Tuesday, 25 May 2010


I’ve got to move things around

My phone is vibrating but I

Don’t know who it is. Ghosts

Keep walking around and I can’t

Get to the tables. I think I can

Hear water flowing from taps

And there are people laughing.

I can see balloons, a mouse running

And now I think I heard a fast car

Or was it a jumbo jet? When I

Sleep tonight, if I can go to sleep,

I’ll see flashing lights, little stars

And count the flying fish. If they

vanish I’ll picture giraffes leaping

over rainbows Instead.

Little Bird

Little Bird

A little bird loses his wings.

He will have to live on the ground.

Harm is what it will bring.

He is too scared to make a sound,

And he will no longer sing.

The breeze will move the leaves,

Around him so he has some shelter.

Safety, the little bird achieves,

But trouble comes and he will welter,

And other birds will grieve.



He can’t be bothered

going to work, to face

the tower of paper

that sits on his desk,

and spend half the day

on the phone to IT

because something

keeps beeping at him.

He wouldn’t be noticed

by anyone all day. They

think he’s too old to

say anything interesting.

But if he doesn’t show up,

his absence will be noticed

and his P45 will land on his

doorstep in tomorrow’s post.


“I’ll get a coffee,” he

says to himself and

he recalls a greasy

spoon nearby.

Nancy’s Cafe. You

take a seat, a lady

takes your order and

the coffee comes to you.

But Nancy’s has turned

into Starbucks – it takes

three people to make a

cup of coffee. Henry sighs.

He dodges pushchairs,

squeezes past tables

and trips over handbags

to join a long queue.

Mochas and Frappachinos,

where is the normal coffee?

Henry just wants a coffee!

Fair Trade? At £3.10 a cup?

A teenager asks for his

order in a monotone voice.

Another takes his money

and counts the change slowly.


Henry goes to the office,

his white shirt stained

with coffee because drinking

from cardboard is new to him.

Five of his colleagues have

pointed and laughed.

He sits down and hides

behind his paper towers.

The highlight of the day

is lunch. His colleagues

go to the pub. Henry is

left alone at his desk.

Henry is happy to eat his

cheese and pickle sandwich,

undisturbed by laughter

and ringing telephones.


The phone never rings,

he thinks the clock is broken,

it’s been half past three

for the last two years.


He walks home while

his colleagues go to the

pub but Henry hasn’t

got the invitation to join.

He can’t be bothered going

home. Most people can’t

wait to get home. But there

is no-where else for him to go.


Henry goes to the shop

on his way home. He buys

the evening paper, bread

and a tin of soup for one.

He gets home and changes

into his dressing gown and

slippers. Both are full of holes

but nobody will ever see them.

His house is empty, just

shelves full of books on

birds and wildlife. Why

would he read about people?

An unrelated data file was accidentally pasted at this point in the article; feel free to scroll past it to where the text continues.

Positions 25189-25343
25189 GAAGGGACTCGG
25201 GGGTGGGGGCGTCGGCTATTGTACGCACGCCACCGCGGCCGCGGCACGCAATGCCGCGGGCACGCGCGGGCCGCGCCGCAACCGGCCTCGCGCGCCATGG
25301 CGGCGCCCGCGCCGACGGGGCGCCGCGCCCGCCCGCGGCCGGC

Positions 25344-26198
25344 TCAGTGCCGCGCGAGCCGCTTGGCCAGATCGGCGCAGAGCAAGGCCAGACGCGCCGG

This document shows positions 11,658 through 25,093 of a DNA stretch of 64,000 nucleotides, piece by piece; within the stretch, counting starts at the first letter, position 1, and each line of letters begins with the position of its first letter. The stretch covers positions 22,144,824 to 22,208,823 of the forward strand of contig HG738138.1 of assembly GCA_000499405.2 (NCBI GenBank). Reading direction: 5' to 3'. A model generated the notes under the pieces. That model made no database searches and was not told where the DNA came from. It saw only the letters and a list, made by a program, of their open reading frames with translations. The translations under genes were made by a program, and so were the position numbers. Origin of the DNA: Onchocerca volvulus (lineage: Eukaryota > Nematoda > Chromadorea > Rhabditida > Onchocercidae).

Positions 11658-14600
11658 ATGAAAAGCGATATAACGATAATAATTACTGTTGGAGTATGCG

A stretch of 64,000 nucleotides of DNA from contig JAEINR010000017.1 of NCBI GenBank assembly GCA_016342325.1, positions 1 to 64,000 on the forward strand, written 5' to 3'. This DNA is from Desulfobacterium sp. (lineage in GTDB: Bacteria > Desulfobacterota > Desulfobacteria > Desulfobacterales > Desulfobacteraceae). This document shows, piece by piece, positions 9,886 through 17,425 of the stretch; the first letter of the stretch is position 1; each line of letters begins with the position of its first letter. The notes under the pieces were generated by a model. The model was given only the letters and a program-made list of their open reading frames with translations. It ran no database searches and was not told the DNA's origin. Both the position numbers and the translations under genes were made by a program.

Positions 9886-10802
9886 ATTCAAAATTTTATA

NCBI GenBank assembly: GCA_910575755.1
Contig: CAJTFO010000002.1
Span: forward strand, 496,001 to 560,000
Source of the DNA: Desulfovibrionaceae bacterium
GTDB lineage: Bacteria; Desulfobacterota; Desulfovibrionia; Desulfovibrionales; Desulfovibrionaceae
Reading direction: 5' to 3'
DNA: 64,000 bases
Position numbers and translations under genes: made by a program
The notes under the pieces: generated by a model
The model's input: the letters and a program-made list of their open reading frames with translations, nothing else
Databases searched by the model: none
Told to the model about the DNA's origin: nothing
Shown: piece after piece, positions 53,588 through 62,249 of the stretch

Henry feeds his two canaries,

who sit still on their perches.

They don’t care for Henry, as

he for them. They want food.


He has his soup and bread

sitting on a tray on his lap.

The evening news begins;

a man has been missing

for 20 years and the family

have given up on him. Henry

thinks it’s been so long since

he saw his. Have they given up?


A red glove on a path

Wet from a rainfall

Does somebody miss it?

It has no place now

Useless without its

Other half its fate

Now left to the tarmac

The people walking by

Left to be kicked away

Be hidden by leaves

So it won’t be seen

And will be forgotten

Monday, 17 May 2010

My childhood hero, Robin Hood has returned upon his white steed!

Having spent the first 11 years of my life in Nottinghamshire, the myth of Robin Hood became one of my favourite folktales. Every school trip that I can remember involved the Sherwood Forest, Robin Hood’s Bay, visits to where Nottingham Castle once stood and going underground into the caves. I remember the attraction, The Tales of Robin Hood on Maid Marion Way (unfortunately this has closed down now) and it makes me smile when I see city roads named after the characters from the story.

I have watched many film adaptations about my favourite legend so when the latest hit our big screens at the weekend I was in a hurry to see it. I have to say, this particular film put a little fire in my belly. My childhood hero is back and made more real than ever before. I loved the light heartedness of the previous 1991 version but it was cheesy. Russell Crowe’s own interpretation of Robin is a remarkable one in my opinion and the white horse he rides adds to the heroic theme.

The legend is over 700 years old, going as far back as the 13th Century. Robin Hood did not really exist but for those who needed a hero, someone like Robin would have been a symbol to look to in times of crisis. Iterations of Robin Hood reappeared during periods of political tumult and one can’t help but smile at the timing of this new film’s release! Robin Hood gave the poor a spirit of hope.

For those who don’t know much about the legend, this new film is about how the legend came about, should Robin have existed and I strongly recommend you go and see this film for yourself:


Thursday, 13 May 2010

My Personal Library

I have a small collection of books that I haven't read. Now and then I've picked them up, bought them with the intention of reading them but it never happened. Why? Because I'm the slowest reader in the world and the books for my course were more important. I'm finally at that point of life that I was looking forward to. Finishing uni and being able to read what I like! This includes blogs too. I need to read more blogs and follow more blogs because I have been on here for 12 months and have 6 followers! My own fault. Anyway, back to the books. I have a lovely collection which my mum borrowed so they weren't gathering dust. So this is my reading list for the next few months (it will be months because I'm so slow):

Ash - Malinda Lo. A lovely 'crossover' novel which I picked up last week. Why? Because it sounds like a Cindrella story (my favourite story as a little girl) and the cover is adorable. Yes, I judge books by their covers. I'm a marketing department's dream come true!

a swift pure cry - Siobhan Down. Another 'crossover' which I thought I'd read but I don't think I finished it because I had to get through the Lancs book award short list instead. I can't remember so I'll have to read it again.

The Divide - Nicolas Evans. I loved reading his books before I came to uni. My favourite was the Horse Whisperer (don't let the film put you off reading this-it was completely different from the book), then The Loop and then The Smoke Jumpers. This one is a different kind of story to the others so it will be an interesting read.